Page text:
With the new financial year underway, two major changes to superannuation are likely to impact many retirees to some extent
The first change saw a 50% reduction in the minimum pension drawdown rate, which was introduced during the COVID-19 pandemic to provide financial relief during the market downturn, and the second relates to how the Transfer Balance Cap is indexed.
While neither change requires urgent action, it is important that retirees recognise where adjustments are being made so they can properly manage their retirement savings.
Minimum pension drawdown rate
For the last four financial years, the minimum drawdown rate has been significantly discounted from the 2018-19 rates.
Essentially the minimum rate has been doubled for the 2023-24 financial year, bringing it back into line with 2018-19 rates before the pandemic-induced discount. Retirees now need to draw down twice as much from their super annually which is demonstrated in the below table:
Minimum percentage of account balance factors, by age
The trustee of public offer funds works to ensure this minimum is met but superannuation holders should consider the impact it may have on fund balances. This can help avoid being subject to trustee directed sales, which may result in the unwanted disposal of an asset.
Beneficiaries of self-managed super funds (SMSF) should work closely with their advisors to meet the new minimums by increasing their regular withdrawals or taking a larger ad-hoc income payment.
Also, if retirees don’t meet the minimum pension requirement each year, financial penalties may apply. The Australian Tax Office (ATO) could determine that the income stream has ceased for taxation purposes, which could result in all investment earnings being treated as assessable income for the fund.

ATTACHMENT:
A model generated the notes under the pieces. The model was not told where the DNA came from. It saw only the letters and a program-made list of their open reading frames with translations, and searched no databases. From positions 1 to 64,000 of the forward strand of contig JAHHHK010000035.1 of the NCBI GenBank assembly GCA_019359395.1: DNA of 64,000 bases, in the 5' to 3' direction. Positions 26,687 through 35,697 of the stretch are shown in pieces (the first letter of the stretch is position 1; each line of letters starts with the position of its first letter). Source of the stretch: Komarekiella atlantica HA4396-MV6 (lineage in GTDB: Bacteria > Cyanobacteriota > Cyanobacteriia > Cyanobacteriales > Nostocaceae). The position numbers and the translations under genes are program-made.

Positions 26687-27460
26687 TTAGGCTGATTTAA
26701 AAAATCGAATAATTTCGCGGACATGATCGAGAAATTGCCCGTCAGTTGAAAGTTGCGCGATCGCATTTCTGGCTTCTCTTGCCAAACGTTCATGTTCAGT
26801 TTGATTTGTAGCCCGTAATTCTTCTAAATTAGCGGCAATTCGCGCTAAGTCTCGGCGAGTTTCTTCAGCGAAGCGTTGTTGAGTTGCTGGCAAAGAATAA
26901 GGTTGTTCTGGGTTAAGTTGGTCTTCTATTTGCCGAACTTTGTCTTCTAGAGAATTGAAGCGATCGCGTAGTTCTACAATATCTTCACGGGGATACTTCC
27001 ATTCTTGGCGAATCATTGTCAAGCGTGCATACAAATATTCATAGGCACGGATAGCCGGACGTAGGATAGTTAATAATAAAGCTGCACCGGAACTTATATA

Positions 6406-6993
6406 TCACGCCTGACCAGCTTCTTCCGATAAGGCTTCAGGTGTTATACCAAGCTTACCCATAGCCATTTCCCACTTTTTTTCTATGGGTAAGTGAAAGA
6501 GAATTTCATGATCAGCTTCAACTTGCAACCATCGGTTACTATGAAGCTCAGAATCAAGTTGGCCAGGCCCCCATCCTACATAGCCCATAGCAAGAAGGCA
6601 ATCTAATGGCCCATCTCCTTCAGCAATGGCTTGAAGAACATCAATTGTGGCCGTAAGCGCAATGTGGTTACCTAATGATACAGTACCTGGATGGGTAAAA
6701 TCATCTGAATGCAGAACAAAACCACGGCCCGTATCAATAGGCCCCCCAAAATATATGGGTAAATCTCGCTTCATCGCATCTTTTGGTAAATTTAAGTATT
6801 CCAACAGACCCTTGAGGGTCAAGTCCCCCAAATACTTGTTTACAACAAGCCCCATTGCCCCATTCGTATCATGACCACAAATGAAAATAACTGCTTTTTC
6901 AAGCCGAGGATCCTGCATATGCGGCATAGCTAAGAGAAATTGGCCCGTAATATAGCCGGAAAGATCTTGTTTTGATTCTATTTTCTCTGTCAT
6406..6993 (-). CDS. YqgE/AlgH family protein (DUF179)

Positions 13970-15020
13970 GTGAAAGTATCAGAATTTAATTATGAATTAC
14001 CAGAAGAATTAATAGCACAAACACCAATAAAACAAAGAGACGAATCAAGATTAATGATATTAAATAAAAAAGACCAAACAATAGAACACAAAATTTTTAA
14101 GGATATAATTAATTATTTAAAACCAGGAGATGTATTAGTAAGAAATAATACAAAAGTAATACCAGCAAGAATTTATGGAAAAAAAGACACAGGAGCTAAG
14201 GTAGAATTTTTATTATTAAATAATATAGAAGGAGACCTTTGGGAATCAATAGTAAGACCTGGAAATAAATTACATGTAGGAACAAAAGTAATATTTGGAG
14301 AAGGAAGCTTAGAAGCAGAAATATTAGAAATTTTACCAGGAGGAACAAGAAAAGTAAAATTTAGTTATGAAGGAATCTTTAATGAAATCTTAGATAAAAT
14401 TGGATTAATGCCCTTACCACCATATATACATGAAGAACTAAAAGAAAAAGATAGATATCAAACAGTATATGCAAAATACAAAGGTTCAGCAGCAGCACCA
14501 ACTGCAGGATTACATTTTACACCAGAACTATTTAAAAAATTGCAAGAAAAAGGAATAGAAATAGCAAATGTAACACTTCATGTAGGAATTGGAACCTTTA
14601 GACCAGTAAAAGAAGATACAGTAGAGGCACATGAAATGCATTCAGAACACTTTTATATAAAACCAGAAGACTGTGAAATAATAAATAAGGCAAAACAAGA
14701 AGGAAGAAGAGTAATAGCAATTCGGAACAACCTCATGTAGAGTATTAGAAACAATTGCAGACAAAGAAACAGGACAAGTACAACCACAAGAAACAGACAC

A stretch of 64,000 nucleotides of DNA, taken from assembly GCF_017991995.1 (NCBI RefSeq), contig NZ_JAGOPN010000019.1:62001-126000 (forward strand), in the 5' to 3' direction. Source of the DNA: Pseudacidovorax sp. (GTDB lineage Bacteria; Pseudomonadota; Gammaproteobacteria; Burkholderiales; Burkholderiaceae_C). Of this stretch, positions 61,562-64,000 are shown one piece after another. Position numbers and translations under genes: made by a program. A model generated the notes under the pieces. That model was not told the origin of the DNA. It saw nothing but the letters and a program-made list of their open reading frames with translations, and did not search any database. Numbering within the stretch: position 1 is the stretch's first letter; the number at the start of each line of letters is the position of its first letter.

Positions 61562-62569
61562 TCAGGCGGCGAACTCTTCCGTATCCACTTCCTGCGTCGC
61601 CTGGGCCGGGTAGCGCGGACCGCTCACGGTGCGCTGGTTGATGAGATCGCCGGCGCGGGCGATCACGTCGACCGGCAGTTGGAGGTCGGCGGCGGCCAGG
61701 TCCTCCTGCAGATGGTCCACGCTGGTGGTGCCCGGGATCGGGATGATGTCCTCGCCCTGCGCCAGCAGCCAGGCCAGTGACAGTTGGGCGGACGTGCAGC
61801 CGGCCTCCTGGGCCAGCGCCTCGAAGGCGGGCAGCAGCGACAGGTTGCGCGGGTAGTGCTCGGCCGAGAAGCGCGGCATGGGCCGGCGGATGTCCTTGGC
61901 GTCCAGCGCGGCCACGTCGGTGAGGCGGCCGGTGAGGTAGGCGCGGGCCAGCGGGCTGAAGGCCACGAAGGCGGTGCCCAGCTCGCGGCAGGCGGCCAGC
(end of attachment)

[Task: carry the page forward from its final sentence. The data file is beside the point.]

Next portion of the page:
Transfer Balance Cap
Introduced in July 2017, the transfer balance cap (TBC) limits the amount of superannuation that can be transferred into a superannuation income stream once an individual meets a condition of release.
The TBC was designed to prevent individuals from holding excessive wealth in their tax-free superannuation accounts, and is indexed to ensure it keeps its real value over time.
A spike in inflation caused the general cap to climb to $1.9 million on 1 July 2023, however not all individuals are entitled to the full indexation amount and each person has a personal TBC.
The ATO considers several factors when determining an individual’s entitlement, such as the financial year when your transfer balance account (TBA) is started and the highest ever balance in your TBA.
The indexation impact can vary, and these examples can help to demonstrate the impact across diverse circumstances assuming a date of highest value at July 1, 2017:
- Caleb: Started pension with $1.6 million balance, took a commutation of $200,000 on April 1, 2022
- Gabriel: Started pension with $1 million balance, commenced second pension of $300,000 on July 1, 2022
- Kylie: Started pension with $1 million and has not commenced any new pensions since.
- Jimmy: Super balance of $1.5 million, not commenced a pension as he had not met a condition of release at the time. He will reach age 65 on July 1, 2023 and commence a pension, with his super balance having since grown to $1.9 million.
The following table shows each person’s TBC based on their circumstances:
Given how unique financial; circumstances can be it is important to seek tailored advice when planning for and during retirement.
While the rules can be complex to navigate, a little planning goes a long way to ensure retirees can take maximum advantage of the concessions available.
What to do next
If you have questions about how the changes to superannuation may impact you or your family, reach out to your local Pitcher Partners expert today